Does any of this sound familiar? A U.S. president with an image as a vacillator on domestic issues declares that Iraq’s Saddam Hussein, the world’s best-known reigning despot, is misbehaving. The American leader, buoyed by new popularity at home as a result, prepares for decisive action against Iraq, and begins searching for allies abroad. Canada’s Prime Minister, told of those actions in advance, immediately offers his government’s backing, without holding a parliamentary debate or informing more than a handful of members of his own party.
Say hello, Brian Mulroney—and Jean Chrétien, who last week behaved almost exactly the way he said Mulroney shouldn’t have during the buildup to the 1991 Gulf War.
Then, as leader of Her Majesty’s Loyal Opposition, Chrétien waffled spectacularly on the question of what role Canada should play in the Gulf—first suggesting it butt out of any UN mission, and then saying it should take part, but withdraw if any violence broke out. The fact that the Americans were leading anti-Iraq efforts, Chrétien said, should not matter, because “the national interests of Canada are very different from the national interests of the United States.” His foreign affairs critic, Lloyd Axworthy, suggested that Canada should both pressure the United States and act on its own, if need be, to “maintain lines of communication” with Saddam before any attack took place on Iraq.
But political posturing, as any student of realpolitik knows, is always more easily conducted from the opposition benches. So last
week, one election and 5 V2 years later, it was Chrétien and Axworthy, now foreign affairs minister, who were being advised by—and agreeing with—the truculent, anti-Saddam administration of Bill Clinton. The American bombing attack, in fact, did not even cause Chrétien to budge from a golf vacation in Florida. Instead, he issued a statement through his office in which he said that the action was a “moderate” and “necessary” step. And, once again, there was no public debate in Parliament—although Axworthy did telephone the Bloc Québécois and Reform parties in advance. He informed Reform’s Bob Mills at 7 a.m. on Tuesday that what he pointedly described as “the PM’s position” would be announced later that morning.
Why the apparent U-turn in Liberal policy? After all, the 1991 attack on Iraq was a far more black-and-white situation: it took place after Iraq had invaded a neighboring country and ignored repeated warnings to withdraw. This time, the legal justification was far less clear-cut, while the timing, during an election campaign, was all too convenient. But, Chrétien advisers argue, the entire basis of the debate is different now. In 1991, the issue was whether Canada would participate in a military operation, and thereby put Canadian lives at risk. This time, the only Canadians directly involved are six members of the military, three in a Baghdad-based UN arms control verification team and three others helping to patrol Kuwait’s border.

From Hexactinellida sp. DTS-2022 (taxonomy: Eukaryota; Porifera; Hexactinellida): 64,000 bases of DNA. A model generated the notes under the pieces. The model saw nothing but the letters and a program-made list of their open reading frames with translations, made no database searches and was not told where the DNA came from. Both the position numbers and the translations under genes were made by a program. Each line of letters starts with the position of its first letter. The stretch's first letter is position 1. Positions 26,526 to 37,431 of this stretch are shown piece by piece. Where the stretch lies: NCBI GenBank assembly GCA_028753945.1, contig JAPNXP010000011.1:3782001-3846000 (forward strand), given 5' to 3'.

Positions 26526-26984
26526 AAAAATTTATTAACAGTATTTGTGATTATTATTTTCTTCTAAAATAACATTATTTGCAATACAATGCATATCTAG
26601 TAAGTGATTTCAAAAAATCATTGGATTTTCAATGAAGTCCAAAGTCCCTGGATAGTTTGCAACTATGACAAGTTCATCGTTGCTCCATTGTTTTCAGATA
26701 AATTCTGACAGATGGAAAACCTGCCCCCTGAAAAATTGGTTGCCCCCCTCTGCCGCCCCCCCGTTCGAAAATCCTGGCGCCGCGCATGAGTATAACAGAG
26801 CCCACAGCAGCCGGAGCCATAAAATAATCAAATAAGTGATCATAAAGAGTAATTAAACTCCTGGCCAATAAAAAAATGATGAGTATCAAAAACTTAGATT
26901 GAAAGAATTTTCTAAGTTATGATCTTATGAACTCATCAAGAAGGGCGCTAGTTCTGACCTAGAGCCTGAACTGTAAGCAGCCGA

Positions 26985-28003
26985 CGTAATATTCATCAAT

That is not all that has changed. As Clinton wages his presidential campaign, the attack on Iraq is almost certain to help him—unless widespread condemnation from other countries creates the impression that he made the decision for strictly partisan purposes. Canada, by quickly offering public support, helps dispel that impression. Privately, Chrétien advisers say they fully expect Clinton’s people to remember that they owe the Canadians one if the President is re-elected. And, suggests a government adviser on foreign affairs, “it would be wrong to presume that no other country is acting for partisan reasons.”
The other big difference is in Chrétien himself. In January, 1991, he was a newly minted and largely untested leader. He presided uncertainly over a party whose MPs owed him nothing. His attempt to seek the middle ground—somewhere between condemning and condoning action against Iraq—was classic Chrétien strategy, but poorly executed. His long-standing lack of interest in international affairs showed, as did his lack of control over the party. MPs scattered in every direction on the issue, ranging from sharp criticism of military action by Axworthy and left-wing MP Warren Allmand on one side, to full support by ex-leader John Turner on the other.
As well, Chrétien has discovered the importance of making nice with the White House. Before becoming prime minister, he often said contemptuously that, unlike Mulroney, he would not be found “fishing with the president” True, but in the summer of 1995, he and Clinton went golfing. After Chrétien’s election in October, 1993, his aides made much of the fact that, in his first official letter to Clinton, he crossed out the part where an aide had written “Dear Bill,” and instead wrote “Dear Mr. President” In office, he has learned one of the most critical lessons for a prime minister: the important thing is not what you call an American president but whether, when you need him, he will call you back.
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